Today, Mr Simon Avery takes over the blog to talk about writing in general and his TTA novella, The Teardrop Method.
1. How did you start out?
I worked at Andromeda bookshop in Birmingham from 1988 for ten years. For the genre fan of a certain age, Andromeda – then the world’s oldest and longest running SF/Fantasy bookstore – was the place of pilgrimage. People from all over the world visited our humble little shop in Birmingham. It was where I decided that writing was something I wanted – and needed – to do. I met hundreds of authors during my years there – a veritable who’s who of genre writing: Clive Barker, Iain Banks, Peter Straub, Terry Pratchett, Neil Gaiman, Anne Rice, Dan Simmons… It was hugely inspiring to be able to spend time with these people and discuss their craft. I have some fond memories of those years.
In the early nineties I also discovered the slipstream movement that featured in Christopher Kenworthy’s Barrington Books anthologies and in Andy Cox’s The Third Alternative. Joel Lane in particular was a massive influence on my first few years’ work. Joel was a mentor to me, as well as a great friend. We were introduced to each other in the early 90’s at Andromeda Bookshop. I have fond memories of hours spent in pubs, curry houses and parties, discussing anything and everything with him.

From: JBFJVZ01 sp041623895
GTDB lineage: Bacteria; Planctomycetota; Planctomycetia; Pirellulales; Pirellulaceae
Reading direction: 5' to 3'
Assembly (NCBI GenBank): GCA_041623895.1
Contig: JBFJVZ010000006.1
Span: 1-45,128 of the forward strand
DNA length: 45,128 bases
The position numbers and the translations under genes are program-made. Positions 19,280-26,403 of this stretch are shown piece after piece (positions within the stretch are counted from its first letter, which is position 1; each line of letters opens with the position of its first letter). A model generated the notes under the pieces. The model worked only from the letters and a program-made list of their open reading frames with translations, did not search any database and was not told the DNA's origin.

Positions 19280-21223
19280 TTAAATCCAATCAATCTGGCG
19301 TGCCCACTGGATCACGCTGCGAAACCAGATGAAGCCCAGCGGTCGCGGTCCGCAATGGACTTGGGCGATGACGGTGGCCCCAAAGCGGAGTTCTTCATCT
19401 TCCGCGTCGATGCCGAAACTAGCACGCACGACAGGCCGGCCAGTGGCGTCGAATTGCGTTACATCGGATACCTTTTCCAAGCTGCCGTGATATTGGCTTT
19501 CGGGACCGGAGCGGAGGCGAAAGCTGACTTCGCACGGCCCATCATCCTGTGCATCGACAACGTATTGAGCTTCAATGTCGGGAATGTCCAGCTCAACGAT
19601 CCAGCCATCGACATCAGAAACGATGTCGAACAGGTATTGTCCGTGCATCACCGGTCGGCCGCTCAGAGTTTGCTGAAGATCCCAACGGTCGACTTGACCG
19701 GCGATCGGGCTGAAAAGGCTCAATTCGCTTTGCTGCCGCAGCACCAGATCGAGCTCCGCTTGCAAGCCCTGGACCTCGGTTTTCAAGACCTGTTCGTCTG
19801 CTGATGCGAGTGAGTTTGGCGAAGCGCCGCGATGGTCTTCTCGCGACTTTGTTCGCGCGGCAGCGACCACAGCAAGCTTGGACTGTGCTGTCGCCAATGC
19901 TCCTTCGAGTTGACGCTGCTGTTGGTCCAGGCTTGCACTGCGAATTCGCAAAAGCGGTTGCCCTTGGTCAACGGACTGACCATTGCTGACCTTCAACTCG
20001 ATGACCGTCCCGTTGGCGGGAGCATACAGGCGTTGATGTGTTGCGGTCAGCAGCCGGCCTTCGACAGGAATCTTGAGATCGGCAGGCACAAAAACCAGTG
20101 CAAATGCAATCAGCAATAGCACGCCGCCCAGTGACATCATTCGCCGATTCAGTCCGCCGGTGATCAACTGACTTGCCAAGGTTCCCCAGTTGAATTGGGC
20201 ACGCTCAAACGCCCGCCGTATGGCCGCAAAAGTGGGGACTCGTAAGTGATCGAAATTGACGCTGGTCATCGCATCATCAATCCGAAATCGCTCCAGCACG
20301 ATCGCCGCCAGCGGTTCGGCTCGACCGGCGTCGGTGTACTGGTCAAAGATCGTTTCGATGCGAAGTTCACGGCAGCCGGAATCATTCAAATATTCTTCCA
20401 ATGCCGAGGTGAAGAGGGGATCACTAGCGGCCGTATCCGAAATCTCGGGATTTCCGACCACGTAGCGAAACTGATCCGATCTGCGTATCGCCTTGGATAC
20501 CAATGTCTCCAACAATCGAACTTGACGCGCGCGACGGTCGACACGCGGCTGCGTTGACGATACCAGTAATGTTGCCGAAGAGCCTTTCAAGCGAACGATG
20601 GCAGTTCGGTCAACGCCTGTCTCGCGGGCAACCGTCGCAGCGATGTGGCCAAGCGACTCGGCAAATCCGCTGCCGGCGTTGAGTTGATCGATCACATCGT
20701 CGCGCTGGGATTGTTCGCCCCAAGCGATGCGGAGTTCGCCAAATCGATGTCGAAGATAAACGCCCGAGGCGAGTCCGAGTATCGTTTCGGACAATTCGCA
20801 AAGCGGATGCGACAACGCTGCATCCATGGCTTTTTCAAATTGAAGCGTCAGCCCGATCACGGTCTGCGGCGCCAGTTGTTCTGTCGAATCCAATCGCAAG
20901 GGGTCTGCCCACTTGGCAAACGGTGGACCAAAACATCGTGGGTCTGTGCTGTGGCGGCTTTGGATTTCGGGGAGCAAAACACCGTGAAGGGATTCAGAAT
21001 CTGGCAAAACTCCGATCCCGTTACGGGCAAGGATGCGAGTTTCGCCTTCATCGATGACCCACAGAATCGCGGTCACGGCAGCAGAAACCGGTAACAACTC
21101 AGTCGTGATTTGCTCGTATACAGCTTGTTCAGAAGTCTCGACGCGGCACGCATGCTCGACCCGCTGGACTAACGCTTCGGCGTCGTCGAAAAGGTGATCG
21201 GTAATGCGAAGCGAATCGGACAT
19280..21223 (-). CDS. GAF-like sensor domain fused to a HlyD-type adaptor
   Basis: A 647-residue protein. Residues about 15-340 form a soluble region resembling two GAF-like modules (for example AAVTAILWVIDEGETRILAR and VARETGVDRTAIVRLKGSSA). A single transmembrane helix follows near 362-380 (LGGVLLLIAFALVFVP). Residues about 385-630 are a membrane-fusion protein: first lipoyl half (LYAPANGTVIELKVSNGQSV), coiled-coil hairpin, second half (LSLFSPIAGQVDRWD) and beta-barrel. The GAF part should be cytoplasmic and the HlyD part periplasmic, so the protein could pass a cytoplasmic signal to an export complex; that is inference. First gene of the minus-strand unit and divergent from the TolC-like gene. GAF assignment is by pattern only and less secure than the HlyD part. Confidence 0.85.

He read my first story, Suzanne, and gave me some pretty detailed analysis and feedback. It was published by Chris Kenworthy in the Watch Fire anthology in 1995. He also suggested I send something to Andy Cox, who is the other person instrumental in my writing career. That was Blue Nothings, also published in 1995. Andy has always been a great supporter of my work, and has continued to publish it for over twenty years now, in The Third Alternative, in Black Static and most recently in TTA Press’s novella range.
2. What was the inspiration behind The Teardrop Method?
A couple of things. After meeting my girlfriend, Amanda, we started to travel across Europe for our annual holidays. Paris, Rome, Venice, Bruges, Lake Garda, Salzburg… Somewhere along the way, I decided I wanted to write something that was drenched in the atmosphere of a fading European city in the snow, and Budapest became the destination that fitted the story I wanted to tell.